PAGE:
Esoteric Eden

Charts representing the relationship between masculine and feminine qualities within individuals, and as essential principles. From “Le serpent de la Genèse” (The Serpent of Genesis) Volume 2, by Stanislas de Guaita, 1920. Source: Embassy of the Free Mind

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Cynocephaly or “having the head of a dog” is a characteristic found in many mythological and folklore traditions across the world, such as ancient Egypt, India, Greece, and China. These humanoid, dog-headed beings were often described by travelers coming back from far off lands. Images: Saint Christopher by Anonymous, 17th Century | The Egyptian Book of the Dead, 1550 BCE | Kievan Psalter by Unknown, 1397 | Man with dog head by Hartmann Schedel, 1493.

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Nure-onna (“wet woman”) is a yokai found in rivers and the ocean. It helps a fellow water monster, the ushi-oni, to hunt humans. It hands the victim a baby that turns into a heavy rock, pulling them into the water where the ushi-oni devours them. Image: Toriyama Sekien, 1776 & Sawaki Suushi, 1737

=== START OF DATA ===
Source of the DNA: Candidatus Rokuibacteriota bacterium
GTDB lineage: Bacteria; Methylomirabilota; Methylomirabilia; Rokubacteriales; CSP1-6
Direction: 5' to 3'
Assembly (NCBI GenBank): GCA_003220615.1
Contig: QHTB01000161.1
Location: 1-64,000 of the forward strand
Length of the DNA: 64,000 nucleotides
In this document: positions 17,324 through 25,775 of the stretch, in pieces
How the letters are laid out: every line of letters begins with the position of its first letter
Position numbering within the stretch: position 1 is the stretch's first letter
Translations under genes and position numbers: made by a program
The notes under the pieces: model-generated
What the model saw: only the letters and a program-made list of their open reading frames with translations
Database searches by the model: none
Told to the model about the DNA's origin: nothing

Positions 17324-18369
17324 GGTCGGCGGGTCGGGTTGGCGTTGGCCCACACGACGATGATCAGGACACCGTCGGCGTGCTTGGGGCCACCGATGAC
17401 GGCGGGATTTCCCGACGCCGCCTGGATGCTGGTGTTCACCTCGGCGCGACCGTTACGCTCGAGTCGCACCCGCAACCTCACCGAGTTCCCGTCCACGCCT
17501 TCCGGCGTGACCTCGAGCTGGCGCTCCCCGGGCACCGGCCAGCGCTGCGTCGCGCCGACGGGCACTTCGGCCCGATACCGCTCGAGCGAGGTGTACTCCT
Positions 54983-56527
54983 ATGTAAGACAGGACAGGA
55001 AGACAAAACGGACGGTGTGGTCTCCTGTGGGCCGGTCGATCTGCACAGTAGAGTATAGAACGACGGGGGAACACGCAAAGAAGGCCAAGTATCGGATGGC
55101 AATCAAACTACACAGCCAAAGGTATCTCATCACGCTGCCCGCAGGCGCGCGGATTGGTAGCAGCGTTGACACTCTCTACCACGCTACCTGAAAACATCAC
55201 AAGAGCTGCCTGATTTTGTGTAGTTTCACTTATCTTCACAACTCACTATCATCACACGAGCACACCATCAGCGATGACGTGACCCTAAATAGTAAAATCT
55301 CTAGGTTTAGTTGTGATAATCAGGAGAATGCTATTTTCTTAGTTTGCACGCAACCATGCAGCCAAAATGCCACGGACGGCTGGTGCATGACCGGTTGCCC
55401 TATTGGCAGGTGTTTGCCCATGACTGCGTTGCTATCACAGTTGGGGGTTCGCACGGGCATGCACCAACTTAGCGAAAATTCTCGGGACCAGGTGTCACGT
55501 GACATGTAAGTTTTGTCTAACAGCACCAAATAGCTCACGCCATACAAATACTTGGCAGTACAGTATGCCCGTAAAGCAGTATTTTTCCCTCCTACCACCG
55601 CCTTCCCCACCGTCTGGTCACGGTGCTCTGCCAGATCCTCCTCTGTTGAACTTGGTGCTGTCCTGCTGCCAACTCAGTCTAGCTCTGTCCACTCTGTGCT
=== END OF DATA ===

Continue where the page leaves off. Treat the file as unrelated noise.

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Balor was the leader of the Fomorians, a group of demonic beings from Irish Mythology. He was a giant with a poisonous eye wreaked havoc in battle. The eyelid was so heavy, that it took the strength of four warriors from his army to lift it. He was killed with a sling-stone to the eye by his grandson. Image: JFarren on Deviant Art

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The mandrake is a mythologized plant with a root that looks like a human figure. The root is poisonous and hallucinogenic, it was once a common anesthetic and potion ingredient. Legends say mandrakes scream and cry when uprooted—killing anyone who hears. So use safe harvesting methods! Image: Ernte eines Alrauns (Medicina antiqua), 1250

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A nuppeppo is a wrinkly, featureless yokai with powder-white skin that smells of rotting flesh. It’s a harmless, solitary creature that can be found in deserted towns, graveyards, and temples. Some say eating a nuppeppo will grant eternal youth. Image: Hyakkai Zukkan

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Drawing representing balance between masculine and feminine in a chapter about equilibrium from “Le serpent de la Genèse” (The Serpent of Genesis) Volume 2, by Stanislas de Guaita, 1920. Source: Embassy of the Free Mind

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The Ushi-Oni is a spider-like, ox-headed yokai (supernatural creature) from Japanese folklore who appears on beaches, mountains, forests, swamps, and lakes. They’re savage beasts who spit poison and love to kill and eat humans and livestock. Image: Hyakkai-Zukan

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